Yesterday and today, three bombs were found in the capital and neutralized. In the last three months, there have been six attacks in the capital using grenades, which have killed one person and wounded about fifteen. All these attacks were directed at the government. But it's unclear if these actions were carried out by the populist opposition, or the government (to gain sympathy from more Thais). That sort of ploy has been used before in Thailand. In this case, it justifies the government decision to maintain the martial law-like conditions in the capital. Meanwhile, the populist opposition has apparently decided to quiet down, and see how the situation develops. The majority of Thais are still angry with their government, and widespread unrest is still a possibility.
September 8, 2010: The school teachers association in the south tried to organize a mass closure of over 400 schools down there, to protest the recent murders of two teachers. But most schools remained open, as many teachers believed the best way to respond to the Islamic terrorists was to keep teaching. Meanwhile, the army received information about the location of a large terrorist camp, deep in the jungle. Troops located the camp and raided it. The terrorists escaped, but about 30 of them appeared to live there. Documents found in the camp identified the inhabitants as the RKK (Runda Kumpulan Kecil) a known Islamic terror/separatist group. Weapons, ammo and bomb making materials were also found in the camp. This is the largest terrorist camps found, and seized, so far.
September 7, 2010: Two primary school teachers were killed by Islamic terrorists in the south. The two were married and Buddhist. The terrorists announced that they would kill 18 more. This caused panic among the largely Buddhist (because of chronic lack of education among Moslems) teachers in the south. The southerners differ in terms of ethnicity and religion (being Malays and Moslems, versus the Thai Buddhists who are over 90 percent of the population). The terrorists see Buddhist teachers from the north as a threat to cultural and religious purity in the south. The terrorists are a small minority down south, but they are armed and willing to kill. Some 20 percent of southerners are not Moslems, so the terrorists have plenty of targets.
In addition to the two dead teachers, four others were killed by Islamic terrorists in the last two days. The dead included Moslems as well as Buddhists.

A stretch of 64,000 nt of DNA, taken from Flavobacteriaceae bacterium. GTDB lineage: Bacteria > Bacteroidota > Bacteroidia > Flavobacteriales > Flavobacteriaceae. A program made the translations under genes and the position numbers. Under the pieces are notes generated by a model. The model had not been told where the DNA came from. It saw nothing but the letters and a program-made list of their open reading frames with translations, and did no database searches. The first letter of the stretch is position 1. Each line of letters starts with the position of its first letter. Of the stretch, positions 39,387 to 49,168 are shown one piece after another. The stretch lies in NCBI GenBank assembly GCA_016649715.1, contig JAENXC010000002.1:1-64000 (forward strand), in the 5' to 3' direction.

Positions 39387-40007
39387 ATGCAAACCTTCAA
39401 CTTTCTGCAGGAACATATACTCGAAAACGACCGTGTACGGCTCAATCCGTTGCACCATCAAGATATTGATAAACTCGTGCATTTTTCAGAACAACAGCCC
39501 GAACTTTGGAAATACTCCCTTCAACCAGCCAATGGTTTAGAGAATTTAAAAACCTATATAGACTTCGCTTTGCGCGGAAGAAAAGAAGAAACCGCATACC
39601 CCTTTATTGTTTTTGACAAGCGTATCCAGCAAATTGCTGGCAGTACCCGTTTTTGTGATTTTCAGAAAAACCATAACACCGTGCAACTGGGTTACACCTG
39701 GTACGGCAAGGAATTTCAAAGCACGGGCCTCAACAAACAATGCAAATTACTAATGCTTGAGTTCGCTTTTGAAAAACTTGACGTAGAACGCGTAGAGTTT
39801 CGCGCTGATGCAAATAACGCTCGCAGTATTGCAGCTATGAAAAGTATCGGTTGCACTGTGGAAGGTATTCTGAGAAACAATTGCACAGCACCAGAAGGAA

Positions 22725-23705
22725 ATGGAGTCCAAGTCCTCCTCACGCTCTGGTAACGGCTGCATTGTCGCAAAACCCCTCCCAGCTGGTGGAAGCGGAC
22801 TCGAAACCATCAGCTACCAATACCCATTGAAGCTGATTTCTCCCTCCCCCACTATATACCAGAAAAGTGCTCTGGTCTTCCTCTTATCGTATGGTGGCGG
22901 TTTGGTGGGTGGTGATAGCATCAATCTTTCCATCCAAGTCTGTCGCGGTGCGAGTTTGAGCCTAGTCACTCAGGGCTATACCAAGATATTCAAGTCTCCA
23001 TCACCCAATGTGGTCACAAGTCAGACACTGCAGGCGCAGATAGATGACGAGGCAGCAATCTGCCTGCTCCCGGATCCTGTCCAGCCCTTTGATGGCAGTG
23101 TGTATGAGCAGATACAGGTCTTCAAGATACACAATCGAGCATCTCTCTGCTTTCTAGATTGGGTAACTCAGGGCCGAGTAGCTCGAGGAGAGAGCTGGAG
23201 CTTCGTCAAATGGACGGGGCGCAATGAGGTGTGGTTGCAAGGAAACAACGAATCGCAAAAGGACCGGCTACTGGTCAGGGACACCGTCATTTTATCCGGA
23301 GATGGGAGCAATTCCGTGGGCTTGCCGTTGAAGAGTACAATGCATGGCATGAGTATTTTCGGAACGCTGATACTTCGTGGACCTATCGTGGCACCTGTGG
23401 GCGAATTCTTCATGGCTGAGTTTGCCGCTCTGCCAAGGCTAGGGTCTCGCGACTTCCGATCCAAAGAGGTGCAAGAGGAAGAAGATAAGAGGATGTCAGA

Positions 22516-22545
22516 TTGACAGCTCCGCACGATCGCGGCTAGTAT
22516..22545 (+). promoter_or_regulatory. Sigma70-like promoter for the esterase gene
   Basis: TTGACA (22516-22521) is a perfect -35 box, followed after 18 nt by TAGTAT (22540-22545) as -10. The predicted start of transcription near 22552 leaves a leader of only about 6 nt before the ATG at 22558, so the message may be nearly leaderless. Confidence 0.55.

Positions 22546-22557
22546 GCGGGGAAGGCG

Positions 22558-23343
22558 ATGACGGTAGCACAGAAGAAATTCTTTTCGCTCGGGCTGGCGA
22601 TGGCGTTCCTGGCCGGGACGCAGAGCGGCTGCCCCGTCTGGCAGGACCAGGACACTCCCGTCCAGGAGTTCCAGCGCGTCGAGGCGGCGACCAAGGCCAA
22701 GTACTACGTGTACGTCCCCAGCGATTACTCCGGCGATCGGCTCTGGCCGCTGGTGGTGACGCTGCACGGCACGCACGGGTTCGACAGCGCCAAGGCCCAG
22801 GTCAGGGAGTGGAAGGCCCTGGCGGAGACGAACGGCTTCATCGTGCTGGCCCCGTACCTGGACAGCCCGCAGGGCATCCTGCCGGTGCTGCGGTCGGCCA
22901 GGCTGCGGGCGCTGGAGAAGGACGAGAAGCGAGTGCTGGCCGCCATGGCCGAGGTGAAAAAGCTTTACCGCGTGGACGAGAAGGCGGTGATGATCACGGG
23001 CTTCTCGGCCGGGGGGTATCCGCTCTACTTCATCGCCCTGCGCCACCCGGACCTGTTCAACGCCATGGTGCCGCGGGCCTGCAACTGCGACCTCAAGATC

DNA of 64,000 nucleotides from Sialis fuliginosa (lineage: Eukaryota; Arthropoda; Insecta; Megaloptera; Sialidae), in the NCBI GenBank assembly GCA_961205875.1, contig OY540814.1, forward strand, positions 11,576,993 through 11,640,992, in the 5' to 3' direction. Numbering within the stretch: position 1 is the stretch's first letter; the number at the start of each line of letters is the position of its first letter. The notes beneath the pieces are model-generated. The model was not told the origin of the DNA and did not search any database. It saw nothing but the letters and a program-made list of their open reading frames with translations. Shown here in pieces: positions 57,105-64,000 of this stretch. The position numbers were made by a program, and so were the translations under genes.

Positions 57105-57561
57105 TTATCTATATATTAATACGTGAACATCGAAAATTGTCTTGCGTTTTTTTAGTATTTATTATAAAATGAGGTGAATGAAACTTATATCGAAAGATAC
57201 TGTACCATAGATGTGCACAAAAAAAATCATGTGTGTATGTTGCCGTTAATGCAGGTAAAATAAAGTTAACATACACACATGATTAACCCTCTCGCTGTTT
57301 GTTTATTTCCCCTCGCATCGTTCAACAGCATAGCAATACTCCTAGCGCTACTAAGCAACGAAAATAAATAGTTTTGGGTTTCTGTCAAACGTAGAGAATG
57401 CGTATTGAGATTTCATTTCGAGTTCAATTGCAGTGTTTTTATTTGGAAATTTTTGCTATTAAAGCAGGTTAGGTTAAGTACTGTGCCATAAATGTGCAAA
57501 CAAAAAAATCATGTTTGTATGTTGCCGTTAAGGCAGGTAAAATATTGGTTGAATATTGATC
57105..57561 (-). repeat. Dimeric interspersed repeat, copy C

September 3, 2010: In the south, two clashes left two soldiers and one Islamic terrorist dead. The army was carrying out raids on places known to harbor Islamic radicals.
September 1, 2010: In the south, Islamic terrorists killed two Buddhist farm workers and a soldier.
August 29, 2010: In the south Islamic terrorists killed three people (including a Moslem child).
August 27, 2010: In the south Islamic terrorists killed five people
August 23, 2010: Former Thai premier Thaksin Shinawatra resigned as economics advisor to the Cambodian government, making it possible for Thailand and Cambodia to resume normal diplomatic relations.
August 19, 2010: After two years of legal and diplomatic wrangling, Thailand has agreed to extradite notorious Russian gunrunner Viktor Bout to the United States. Bout had come to Thailand, to arrange arms shipments to FARC rebels in Colombia, safe in the knowledge that Thai police looked the other way at people like him, as long as he spent lots of money and stayed out of trouble while in Thailand. But U.S. agents had pretended to be from FARC, and had set up a sting. The Thai officials were taken care of (with cash or favors, its unclear, but arrangements were made to prevent Bout from promptly bribing his way out of jail). Bout brought in more cash and lawyers, and for two years was able to stall attempts to extradite him. There are still more bureaucratic delays before U.S. officials get Bout on an airplane for America. Then, there is trepidation in many parts of the world (including the United States) over what secrets Bout will spill about his arms trafficking career.
August 17, 2010: The government lifted emergency rule (sort of martial law) in three more northern provinces.